The thermostat is responsible for controlling the temperature of the water produced. If it can’t detect temperatures accurately, you’ll be unable to heat your water to the desired temperature. After turning off your water heater, you should:

  • Remove the thermostat.
  • Use a multimeter to test the thermostat for continuity.

No continuity means the thermostat will need to be replaced.

#3: Heating Element Problem 

If you have an electric water heater, the heating element is the part responsible for making the water hot. When it malfunctions, you can imagine lukewarm water is often the result.

To check the heating element:

  • Turn off the power to the water heater.
  • Disconnect the two power wires that connect to the element.
  • Use a multimeter to test the heating element.

The multimeter should be on the OHM setting, and it should give a reading between 12 and 13 ohms. Anything outside of that very tight range may indicate the electric heating element has failed, in which case you’ll need to replace it.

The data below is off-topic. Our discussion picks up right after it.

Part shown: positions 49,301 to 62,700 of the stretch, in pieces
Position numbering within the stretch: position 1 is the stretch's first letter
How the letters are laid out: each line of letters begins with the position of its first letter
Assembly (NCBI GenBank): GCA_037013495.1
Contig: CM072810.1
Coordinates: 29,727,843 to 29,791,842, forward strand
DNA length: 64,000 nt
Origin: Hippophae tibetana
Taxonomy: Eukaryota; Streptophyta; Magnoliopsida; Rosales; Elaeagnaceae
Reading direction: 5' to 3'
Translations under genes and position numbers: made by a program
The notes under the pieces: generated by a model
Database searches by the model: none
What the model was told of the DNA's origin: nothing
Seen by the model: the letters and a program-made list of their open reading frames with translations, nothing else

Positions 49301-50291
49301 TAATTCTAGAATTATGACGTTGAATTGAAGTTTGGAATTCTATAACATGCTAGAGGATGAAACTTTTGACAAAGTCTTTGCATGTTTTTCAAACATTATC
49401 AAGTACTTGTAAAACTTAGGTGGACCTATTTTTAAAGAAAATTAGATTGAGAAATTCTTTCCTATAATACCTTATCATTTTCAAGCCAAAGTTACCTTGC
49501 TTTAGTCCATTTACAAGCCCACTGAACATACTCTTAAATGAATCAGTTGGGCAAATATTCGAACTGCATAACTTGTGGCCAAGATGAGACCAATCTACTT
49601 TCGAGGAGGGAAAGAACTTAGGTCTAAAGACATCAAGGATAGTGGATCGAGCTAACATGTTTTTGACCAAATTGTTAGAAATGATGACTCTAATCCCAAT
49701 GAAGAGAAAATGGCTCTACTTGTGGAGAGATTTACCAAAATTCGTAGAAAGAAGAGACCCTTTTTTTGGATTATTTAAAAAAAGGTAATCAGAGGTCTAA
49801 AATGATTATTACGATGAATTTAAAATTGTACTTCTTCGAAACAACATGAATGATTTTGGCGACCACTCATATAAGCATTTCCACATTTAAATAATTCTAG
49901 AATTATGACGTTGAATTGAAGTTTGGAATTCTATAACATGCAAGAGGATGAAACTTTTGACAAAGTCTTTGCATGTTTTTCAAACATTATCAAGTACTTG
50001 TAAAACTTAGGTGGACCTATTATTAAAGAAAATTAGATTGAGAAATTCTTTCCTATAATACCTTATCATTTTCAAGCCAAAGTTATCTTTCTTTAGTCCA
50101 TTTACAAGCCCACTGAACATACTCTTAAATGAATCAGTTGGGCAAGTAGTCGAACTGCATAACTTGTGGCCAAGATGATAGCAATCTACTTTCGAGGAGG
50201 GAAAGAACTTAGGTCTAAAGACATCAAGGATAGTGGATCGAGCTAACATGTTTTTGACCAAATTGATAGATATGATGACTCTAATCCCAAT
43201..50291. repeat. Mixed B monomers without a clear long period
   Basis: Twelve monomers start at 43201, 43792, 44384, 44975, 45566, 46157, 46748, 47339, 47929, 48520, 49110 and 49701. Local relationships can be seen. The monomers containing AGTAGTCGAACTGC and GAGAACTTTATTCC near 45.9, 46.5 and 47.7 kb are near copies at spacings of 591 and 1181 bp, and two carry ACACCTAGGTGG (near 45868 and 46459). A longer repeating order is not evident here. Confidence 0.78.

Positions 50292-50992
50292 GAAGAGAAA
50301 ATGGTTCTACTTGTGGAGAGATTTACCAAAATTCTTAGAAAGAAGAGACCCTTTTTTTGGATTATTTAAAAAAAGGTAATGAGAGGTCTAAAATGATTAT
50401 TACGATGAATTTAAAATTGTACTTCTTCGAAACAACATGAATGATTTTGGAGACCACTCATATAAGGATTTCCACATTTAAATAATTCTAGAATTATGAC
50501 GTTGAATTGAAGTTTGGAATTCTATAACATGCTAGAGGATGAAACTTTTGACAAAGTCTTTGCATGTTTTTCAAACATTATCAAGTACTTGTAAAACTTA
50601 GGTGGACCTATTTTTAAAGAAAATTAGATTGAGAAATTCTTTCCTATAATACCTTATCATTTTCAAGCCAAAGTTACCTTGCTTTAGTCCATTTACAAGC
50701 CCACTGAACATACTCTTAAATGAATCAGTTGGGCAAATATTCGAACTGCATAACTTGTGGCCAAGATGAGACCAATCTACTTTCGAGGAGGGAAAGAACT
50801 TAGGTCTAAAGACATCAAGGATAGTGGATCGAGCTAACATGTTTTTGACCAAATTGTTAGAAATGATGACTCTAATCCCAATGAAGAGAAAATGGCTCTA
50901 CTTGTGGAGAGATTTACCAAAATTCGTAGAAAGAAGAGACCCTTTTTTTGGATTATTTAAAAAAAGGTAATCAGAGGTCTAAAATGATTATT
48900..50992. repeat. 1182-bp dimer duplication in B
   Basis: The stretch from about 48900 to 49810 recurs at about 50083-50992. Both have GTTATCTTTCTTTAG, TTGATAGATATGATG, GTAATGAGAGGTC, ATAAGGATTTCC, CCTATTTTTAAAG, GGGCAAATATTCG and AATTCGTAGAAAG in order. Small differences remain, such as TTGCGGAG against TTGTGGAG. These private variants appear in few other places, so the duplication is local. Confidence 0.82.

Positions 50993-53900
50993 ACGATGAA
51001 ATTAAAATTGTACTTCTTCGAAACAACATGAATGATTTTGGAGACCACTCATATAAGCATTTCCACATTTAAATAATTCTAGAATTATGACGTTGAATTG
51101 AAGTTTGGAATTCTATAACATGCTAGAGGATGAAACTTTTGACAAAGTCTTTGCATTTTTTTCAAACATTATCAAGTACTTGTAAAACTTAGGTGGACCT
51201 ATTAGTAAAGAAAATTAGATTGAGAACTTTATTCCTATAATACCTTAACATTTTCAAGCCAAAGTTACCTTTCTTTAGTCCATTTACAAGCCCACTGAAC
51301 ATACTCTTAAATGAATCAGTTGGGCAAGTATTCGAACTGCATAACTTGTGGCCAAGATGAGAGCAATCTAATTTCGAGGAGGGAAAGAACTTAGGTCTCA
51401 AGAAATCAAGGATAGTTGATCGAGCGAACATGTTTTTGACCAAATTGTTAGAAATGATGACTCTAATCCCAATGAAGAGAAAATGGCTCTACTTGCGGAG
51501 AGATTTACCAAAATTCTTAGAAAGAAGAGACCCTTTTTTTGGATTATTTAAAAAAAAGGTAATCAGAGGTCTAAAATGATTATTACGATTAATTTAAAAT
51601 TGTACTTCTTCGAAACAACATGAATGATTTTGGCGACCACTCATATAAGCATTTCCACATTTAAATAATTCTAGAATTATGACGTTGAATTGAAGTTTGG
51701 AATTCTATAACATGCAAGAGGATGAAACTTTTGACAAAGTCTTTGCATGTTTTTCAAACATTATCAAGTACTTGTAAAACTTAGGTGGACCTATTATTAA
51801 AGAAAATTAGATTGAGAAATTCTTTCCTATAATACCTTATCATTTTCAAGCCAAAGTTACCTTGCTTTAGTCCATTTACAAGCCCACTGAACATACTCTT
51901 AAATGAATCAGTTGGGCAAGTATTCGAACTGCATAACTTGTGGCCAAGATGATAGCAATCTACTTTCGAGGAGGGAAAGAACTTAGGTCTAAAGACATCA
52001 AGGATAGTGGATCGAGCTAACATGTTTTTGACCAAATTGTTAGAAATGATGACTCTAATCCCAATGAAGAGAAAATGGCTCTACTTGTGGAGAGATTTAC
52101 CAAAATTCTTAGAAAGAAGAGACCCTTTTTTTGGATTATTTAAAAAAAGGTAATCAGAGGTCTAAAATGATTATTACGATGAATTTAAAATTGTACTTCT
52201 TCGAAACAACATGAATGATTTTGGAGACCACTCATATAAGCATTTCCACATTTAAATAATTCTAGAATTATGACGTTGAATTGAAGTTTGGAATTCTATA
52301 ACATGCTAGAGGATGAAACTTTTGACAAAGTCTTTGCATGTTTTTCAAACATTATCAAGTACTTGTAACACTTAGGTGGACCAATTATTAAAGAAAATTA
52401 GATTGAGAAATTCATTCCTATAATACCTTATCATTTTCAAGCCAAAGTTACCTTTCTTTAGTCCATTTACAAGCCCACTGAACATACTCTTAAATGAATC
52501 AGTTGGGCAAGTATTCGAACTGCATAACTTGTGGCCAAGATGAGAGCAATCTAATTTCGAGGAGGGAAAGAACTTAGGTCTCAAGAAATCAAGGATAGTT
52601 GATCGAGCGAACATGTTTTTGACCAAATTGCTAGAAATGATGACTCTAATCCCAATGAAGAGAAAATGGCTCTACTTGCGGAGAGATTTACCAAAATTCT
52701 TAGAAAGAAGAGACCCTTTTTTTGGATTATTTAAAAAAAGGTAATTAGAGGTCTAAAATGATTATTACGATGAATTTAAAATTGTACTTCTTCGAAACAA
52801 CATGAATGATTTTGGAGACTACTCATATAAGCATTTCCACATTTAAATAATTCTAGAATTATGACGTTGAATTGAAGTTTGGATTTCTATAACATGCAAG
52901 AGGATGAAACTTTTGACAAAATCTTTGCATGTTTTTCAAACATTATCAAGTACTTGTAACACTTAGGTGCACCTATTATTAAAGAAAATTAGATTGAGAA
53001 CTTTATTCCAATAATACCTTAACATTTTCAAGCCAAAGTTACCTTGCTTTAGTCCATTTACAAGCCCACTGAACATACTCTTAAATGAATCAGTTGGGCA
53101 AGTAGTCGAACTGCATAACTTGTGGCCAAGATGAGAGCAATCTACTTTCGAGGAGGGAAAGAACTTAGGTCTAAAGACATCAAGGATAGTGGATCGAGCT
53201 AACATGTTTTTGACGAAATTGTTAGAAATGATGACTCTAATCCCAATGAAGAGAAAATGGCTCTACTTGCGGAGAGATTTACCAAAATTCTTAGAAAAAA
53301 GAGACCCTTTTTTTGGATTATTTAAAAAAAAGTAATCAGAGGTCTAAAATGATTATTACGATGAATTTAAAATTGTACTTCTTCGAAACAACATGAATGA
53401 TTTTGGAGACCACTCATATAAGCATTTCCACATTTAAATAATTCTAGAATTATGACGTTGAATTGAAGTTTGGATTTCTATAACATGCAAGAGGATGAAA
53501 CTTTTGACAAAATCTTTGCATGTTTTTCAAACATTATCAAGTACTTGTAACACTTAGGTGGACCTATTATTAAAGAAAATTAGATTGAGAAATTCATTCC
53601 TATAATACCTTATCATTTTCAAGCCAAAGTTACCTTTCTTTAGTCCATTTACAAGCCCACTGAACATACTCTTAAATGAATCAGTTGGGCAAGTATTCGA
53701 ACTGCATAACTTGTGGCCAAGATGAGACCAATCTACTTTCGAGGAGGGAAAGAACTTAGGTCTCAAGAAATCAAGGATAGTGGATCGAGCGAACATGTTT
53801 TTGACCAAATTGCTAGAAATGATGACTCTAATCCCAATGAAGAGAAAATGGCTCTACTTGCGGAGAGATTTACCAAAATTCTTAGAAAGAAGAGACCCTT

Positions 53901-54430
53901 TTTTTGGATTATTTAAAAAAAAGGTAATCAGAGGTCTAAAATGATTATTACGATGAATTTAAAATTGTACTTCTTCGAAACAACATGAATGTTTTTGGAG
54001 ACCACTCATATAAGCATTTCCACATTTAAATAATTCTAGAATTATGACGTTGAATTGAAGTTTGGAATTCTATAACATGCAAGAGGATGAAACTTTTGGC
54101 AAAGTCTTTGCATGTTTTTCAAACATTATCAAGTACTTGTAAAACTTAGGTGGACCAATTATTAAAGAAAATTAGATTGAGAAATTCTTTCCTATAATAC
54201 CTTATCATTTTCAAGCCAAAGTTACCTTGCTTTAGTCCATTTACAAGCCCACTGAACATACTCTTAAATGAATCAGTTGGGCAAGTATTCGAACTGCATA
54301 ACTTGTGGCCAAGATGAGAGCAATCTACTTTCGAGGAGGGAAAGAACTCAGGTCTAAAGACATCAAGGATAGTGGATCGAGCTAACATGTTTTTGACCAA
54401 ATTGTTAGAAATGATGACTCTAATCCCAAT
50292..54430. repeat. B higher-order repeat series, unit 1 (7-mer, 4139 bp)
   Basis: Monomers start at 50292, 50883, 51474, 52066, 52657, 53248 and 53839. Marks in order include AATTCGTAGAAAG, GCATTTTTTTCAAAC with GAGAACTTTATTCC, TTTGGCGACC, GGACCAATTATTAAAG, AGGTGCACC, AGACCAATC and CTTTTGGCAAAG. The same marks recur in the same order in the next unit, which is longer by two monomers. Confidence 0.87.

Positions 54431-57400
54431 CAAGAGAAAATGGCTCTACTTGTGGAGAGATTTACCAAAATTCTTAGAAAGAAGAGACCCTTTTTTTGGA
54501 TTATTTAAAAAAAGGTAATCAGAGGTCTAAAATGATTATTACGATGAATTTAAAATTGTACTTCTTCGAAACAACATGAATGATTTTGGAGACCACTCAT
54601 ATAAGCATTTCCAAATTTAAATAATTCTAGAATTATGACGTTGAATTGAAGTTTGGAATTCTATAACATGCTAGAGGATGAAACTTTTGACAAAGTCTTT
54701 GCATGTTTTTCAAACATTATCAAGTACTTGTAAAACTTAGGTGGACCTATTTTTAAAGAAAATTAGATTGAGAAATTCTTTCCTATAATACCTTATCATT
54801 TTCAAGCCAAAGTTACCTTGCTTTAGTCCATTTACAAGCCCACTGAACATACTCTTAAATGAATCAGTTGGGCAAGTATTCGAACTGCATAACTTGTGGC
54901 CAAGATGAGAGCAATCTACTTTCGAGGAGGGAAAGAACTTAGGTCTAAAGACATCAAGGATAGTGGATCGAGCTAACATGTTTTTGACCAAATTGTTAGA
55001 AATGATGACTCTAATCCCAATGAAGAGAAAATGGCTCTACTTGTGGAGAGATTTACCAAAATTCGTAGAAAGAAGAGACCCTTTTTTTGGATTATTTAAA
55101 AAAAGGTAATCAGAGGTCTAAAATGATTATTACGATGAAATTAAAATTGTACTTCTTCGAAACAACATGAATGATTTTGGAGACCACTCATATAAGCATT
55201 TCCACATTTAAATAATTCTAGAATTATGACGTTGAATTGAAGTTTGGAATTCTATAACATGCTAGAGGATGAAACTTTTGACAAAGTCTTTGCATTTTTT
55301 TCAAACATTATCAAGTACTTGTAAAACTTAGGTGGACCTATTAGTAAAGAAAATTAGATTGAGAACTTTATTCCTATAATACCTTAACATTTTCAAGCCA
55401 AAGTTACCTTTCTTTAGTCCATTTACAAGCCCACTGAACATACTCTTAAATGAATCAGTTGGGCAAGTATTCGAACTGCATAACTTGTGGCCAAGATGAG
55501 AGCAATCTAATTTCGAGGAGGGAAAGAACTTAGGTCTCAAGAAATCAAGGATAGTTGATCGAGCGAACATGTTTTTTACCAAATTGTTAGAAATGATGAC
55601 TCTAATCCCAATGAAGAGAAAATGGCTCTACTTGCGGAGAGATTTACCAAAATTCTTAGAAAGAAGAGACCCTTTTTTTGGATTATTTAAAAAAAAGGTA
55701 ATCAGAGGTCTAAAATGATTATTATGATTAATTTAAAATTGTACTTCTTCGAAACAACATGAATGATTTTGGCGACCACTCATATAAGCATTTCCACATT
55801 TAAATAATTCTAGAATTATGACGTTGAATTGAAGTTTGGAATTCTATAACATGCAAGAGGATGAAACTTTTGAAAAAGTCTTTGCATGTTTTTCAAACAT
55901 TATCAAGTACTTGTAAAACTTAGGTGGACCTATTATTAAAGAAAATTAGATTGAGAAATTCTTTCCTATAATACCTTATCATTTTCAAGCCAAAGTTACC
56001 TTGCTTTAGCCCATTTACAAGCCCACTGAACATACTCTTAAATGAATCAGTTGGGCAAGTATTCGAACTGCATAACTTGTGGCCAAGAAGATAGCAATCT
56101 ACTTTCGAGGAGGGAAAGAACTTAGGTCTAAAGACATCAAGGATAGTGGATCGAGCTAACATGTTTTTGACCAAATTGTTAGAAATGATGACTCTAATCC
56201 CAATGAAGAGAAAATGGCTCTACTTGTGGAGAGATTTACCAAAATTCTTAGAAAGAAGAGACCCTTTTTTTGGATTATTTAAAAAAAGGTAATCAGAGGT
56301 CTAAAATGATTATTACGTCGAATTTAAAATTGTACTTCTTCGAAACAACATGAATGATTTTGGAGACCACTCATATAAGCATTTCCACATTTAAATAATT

#4: Pilot Light Problem

For standard, gas-powered water heaters, the pilot is supposed to stay burning so that it can light the water heater whenever the thermostat calls for more hot water. The pilot light going out just happens to be the most common issue people encounter with classic water heaters.

The pilot light might go out during a windstorm, or because of an air bubble in the gas supply…or for several other reasons! It’s nothing to panic about. To relight the water heater pilot:

  • Follow the instructions located in the water heater install manual, or…
  • Follow the pilot re-lighting section of the water heater operations sticker. (This should be affixed to the tank of your water heater, where it can always be easily found.)

If you smell gas or are unable to light the pilot for any other reason, call Austin Plumbing, Heating & Air for service ASAP.

#5: Drain-Down Valve Problem 

Located at the very bottom of the water heater tank, the drain valve is used to flush sediment and drain the water heater tank. When it fails, so will your water heater.